Original Research Article
Psychotic Symptoms in Frontotemporal Dementia: Prevalence and ReviewMendez M.F.a, b, c · Shapira J.S.a · Woods R.J.a, c · Licht E.A.a, c · Saul R.E.a, c
Departments of aNeurology and bPsychiatry and Biobehavioral Sciences, David Geffen School of Medicine, University of California at Los Angeles, and cNeurobehavior Unit, VA Greater Los Angeles Healthcare System, Los Angeles, Calif., USA
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Background/Aims: Although most patients with frontotemporal dementia (FTD) present with neuropsychiatric symptoms, the frequency of psychotic symptoms is unclear. This study aims to determine the prevalence of psychotic symptoms in a large cohort of well-diagnosed and followed FTD patients compared to age-matched patients with Alzheimer’s disease (AD) and to further review the literature on psychosis in FTD. Methods: Delusions, hallucinations and paranoia were evaluated among 86 patients who met consensus criteria for FTD, had frontotemporal changes on functional neuroimaging and were followed for 2 years. They were compared to 23 patients with early-onset AD on a caregiver-administered psychiatric questionnaire. Results: Among the FTD patients, only 2 (2.3%) had delusions, 1 of whom had paranoid ideation; no FTD patient had hallucinations. This was significantly less than the AD patients, 4 (17.4%) of whom had delusions and paranoia. Other investigations fail to establish a significant association of psychosis with FTD. Conclusions: These findings, and a literature review, indicate that psychotic symptoms are rare in FTD, possibly due to limited temporal-limbic involvement in this disorder.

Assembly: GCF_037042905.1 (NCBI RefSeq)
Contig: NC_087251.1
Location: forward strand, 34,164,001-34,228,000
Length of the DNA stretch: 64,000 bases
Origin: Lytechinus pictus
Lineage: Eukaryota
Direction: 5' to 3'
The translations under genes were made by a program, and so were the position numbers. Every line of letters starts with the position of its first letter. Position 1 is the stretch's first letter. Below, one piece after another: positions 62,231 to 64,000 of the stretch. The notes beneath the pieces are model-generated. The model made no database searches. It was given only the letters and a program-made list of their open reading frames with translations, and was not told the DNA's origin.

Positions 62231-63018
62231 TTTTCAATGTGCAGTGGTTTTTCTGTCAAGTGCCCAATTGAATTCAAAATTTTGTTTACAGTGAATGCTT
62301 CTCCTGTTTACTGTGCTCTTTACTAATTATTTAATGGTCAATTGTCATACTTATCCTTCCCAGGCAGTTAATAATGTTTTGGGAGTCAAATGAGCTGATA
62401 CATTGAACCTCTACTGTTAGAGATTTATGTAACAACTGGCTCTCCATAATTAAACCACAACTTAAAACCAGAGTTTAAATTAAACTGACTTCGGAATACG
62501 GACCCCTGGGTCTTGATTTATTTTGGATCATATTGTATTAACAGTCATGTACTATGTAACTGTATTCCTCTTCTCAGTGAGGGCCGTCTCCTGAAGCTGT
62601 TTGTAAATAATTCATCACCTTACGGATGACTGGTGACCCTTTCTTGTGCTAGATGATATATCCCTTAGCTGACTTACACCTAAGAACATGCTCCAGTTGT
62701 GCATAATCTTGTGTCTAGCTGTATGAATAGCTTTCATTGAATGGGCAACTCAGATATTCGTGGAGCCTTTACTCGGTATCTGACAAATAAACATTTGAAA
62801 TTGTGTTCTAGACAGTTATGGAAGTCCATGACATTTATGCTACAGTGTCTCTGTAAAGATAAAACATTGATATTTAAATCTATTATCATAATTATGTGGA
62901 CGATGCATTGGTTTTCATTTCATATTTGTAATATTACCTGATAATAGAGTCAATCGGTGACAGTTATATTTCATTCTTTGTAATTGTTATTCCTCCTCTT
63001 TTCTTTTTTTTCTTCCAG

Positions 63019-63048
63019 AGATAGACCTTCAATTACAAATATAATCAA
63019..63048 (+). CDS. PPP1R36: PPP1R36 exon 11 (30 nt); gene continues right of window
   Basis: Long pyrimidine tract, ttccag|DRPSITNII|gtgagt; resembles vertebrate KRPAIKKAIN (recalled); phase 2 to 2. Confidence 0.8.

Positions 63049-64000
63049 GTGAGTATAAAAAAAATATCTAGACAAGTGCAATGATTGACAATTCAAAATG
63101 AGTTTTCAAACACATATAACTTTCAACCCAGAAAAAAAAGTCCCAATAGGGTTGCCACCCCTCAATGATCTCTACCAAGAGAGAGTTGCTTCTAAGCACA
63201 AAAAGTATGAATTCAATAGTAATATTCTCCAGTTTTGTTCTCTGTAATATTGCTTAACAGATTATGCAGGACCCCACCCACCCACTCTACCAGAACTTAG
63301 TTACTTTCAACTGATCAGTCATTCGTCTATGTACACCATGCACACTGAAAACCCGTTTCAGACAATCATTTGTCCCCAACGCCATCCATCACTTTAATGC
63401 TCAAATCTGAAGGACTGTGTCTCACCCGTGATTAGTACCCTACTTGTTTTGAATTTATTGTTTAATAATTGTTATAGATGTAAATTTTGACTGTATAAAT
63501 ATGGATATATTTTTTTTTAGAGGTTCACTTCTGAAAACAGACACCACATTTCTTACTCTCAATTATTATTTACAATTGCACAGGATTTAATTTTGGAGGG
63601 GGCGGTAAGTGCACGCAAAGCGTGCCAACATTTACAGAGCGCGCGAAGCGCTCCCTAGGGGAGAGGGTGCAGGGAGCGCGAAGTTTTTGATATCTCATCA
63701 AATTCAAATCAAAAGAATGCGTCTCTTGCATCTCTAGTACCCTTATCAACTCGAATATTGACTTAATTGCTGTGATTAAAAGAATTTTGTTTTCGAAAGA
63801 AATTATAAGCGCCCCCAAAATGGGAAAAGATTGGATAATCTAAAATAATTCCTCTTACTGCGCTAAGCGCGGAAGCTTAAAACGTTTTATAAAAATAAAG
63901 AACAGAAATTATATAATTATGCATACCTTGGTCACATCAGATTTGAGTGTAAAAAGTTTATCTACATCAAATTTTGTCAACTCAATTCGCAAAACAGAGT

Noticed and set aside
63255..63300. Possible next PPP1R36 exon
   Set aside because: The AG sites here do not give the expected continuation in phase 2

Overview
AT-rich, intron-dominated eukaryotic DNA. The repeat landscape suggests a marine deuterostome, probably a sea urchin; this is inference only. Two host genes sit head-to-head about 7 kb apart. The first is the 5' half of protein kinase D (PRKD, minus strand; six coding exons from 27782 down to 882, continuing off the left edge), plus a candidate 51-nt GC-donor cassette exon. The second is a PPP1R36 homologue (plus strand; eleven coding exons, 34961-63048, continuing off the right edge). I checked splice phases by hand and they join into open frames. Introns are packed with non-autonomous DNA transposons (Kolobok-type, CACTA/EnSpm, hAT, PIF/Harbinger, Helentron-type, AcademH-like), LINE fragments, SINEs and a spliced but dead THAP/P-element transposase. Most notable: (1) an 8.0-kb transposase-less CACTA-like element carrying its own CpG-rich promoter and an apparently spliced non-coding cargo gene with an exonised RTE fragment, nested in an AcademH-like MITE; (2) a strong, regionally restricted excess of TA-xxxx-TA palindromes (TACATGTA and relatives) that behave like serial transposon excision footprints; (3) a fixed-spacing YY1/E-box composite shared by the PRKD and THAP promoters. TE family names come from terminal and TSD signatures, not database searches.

© 2008 S. Karger AG, Basel
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